Emerald ash borer continues to be found in new locations in Illinois and elsewhere in the Midwest. We reported previously about the borer being found in southwestern Bloomington, Illinois, where adults were found on one of the purple traps used to survey for this pest. Intensive inspections of trees in the immediate area around the trap turned up no infestations. The trap was located in an area where wood is brought from other locations in the county, so inspectors started looking elsewhere in the county. They soon found a large infestation in Chenoa that had apparently been present for several years.
To help educate central Illinois professionals on emerald ash borer, the mayor and city council of Chenoa have invited public works directors, city park directors, tree-care companies, and arborists in central Illinois to come to Chenoa September 4 for a field day on emerald ash borer. The first session will be at 10 a.m., a second session at 1 p.m. The field day will be held at the main pavilion located in the main city park near Zubeck Field. There will be a peeling station to train everyone who attends on what to look for and how to examine ash limbs for evidence of emerald ash borer larvae. There will also be presentations on emerald ash borer identification, its effect on public and private entities, its history of spread in Illinois and North America, how Chenoa is planning to respond to this insect, other options for public-entity response, and methods of control. For more information, visit http://www.agr.state.il.us/eab/. Please RSVP your attendance and indicate which session you plan to attend to firstname.lastname@example.org.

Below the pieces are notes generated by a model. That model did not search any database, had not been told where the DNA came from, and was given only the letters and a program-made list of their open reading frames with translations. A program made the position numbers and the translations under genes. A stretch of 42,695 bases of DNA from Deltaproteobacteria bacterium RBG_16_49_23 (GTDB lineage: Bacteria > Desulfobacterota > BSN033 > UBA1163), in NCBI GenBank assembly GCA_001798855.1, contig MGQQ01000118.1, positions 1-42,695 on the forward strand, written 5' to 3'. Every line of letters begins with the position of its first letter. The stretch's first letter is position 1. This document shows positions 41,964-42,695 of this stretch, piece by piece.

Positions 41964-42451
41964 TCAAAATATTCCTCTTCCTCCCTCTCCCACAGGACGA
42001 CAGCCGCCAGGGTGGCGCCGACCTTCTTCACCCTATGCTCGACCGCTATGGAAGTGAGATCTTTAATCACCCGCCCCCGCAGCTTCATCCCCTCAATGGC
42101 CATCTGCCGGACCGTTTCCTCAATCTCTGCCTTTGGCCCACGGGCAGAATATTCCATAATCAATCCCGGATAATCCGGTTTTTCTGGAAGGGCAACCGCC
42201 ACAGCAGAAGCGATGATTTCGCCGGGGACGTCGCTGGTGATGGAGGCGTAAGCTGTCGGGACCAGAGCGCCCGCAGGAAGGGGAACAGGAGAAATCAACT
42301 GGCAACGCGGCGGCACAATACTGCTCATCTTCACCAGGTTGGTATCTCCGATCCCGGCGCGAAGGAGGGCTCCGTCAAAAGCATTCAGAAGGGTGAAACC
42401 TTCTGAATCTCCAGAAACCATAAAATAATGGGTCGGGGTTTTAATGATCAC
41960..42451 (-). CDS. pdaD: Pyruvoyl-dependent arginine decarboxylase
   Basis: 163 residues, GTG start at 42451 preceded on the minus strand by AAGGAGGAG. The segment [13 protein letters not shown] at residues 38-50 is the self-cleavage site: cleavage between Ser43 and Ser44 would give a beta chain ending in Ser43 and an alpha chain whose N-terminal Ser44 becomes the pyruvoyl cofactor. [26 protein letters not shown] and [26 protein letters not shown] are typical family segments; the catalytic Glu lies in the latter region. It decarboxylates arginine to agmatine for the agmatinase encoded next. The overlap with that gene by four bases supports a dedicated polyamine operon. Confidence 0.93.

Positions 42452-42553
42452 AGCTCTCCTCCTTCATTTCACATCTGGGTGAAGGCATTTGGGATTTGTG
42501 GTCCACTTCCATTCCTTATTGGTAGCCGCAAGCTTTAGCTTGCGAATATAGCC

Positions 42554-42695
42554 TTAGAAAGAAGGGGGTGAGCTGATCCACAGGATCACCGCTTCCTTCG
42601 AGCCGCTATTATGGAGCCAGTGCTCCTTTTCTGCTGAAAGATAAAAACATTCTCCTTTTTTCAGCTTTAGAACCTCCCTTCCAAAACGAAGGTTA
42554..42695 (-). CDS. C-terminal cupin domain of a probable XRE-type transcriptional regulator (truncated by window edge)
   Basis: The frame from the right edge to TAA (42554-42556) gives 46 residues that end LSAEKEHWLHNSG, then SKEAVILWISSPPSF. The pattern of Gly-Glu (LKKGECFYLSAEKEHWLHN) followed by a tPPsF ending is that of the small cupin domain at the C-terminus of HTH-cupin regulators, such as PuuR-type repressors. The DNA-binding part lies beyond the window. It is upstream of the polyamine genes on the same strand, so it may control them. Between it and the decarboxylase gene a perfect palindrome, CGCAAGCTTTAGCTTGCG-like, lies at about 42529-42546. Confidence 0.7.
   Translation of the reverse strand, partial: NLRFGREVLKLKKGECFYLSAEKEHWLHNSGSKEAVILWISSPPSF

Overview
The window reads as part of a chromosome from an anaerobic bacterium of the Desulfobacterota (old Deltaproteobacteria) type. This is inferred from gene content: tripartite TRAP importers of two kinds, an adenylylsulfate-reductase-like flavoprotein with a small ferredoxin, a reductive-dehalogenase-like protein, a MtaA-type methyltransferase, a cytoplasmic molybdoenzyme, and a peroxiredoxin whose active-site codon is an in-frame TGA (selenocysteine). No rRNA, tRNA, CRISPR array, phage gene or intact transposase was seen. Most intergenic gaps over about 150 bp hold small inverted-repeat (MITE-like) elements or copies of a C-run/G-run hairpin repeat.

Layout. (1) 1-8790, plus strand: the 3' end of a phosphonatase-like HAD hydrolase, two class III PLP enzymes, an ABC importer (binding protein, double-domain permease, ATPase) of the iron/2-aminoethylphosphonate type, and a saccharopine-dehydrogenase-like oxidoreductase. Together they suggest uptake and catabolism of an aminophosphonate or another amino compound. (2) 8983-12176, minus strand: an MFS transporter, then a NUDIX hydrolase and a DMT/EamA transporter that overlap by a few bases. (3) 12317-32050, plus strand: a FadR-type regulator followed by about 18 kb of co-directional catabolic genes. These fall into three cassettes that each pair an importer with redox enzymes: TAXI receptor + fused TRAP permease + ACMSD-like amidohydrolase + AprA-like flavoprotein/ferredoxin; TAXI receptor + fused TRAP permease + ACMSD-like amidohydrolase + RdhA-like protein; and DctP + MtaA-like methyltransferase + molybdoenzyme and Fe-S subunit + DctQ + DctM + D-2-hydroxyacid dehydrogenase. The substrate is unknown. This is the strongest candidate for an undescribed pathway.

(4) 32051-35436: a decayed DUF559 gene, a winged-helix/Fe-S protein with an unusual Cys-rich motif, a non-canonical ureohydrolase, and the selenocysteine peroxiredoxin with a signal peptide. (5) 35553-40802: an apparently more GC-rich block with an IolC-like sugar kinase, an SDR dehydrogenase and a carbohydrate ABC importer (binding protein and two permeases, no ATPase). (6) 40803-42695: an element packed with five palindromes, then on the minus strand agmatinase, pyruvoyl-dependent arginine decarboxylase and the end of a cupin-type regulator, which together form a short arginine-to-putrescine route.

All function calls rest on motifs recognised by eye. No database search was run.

Elsewhere in the Midwest, emerald ash borer has also been found infesting trees east of Newburg, Wisconsin, about 30 miles north of Milwaukee. This represents the first find of the borer in Wisconsin. It has also been found on a trap near Georgetown, Indiana, which is in southern Indiana about 15 miles west of Louisville, Kentucky. Although emerald ash borer has been found in 19 Indiana counties, these locations are primarily northeast of Indianapolis. This is the first find in southern Indiana.
It is likely that more finds will be made as the purple attractant traps are taken down and inspected for emerald ash borer. There were about 5,000 traps set in Illinois, and they are now being taken down. With this large number of traps, it will probably be a couple of months before all of them have been inspected and suspicious specimens identified.
Looking at a few of the emerald ash borer traps confirms that they are very effective at attracting Agrilis, the genus of metallic woodboring beetles that includes the emerald ash borer. The traps are also capturing bronze birch borer, twolined chestnut borer, honeylocust borer, and probably several other species in this genus that are all about the same size and shape as emerald ash borer. There are 57 species of Agrilis that occur in northeastern North America.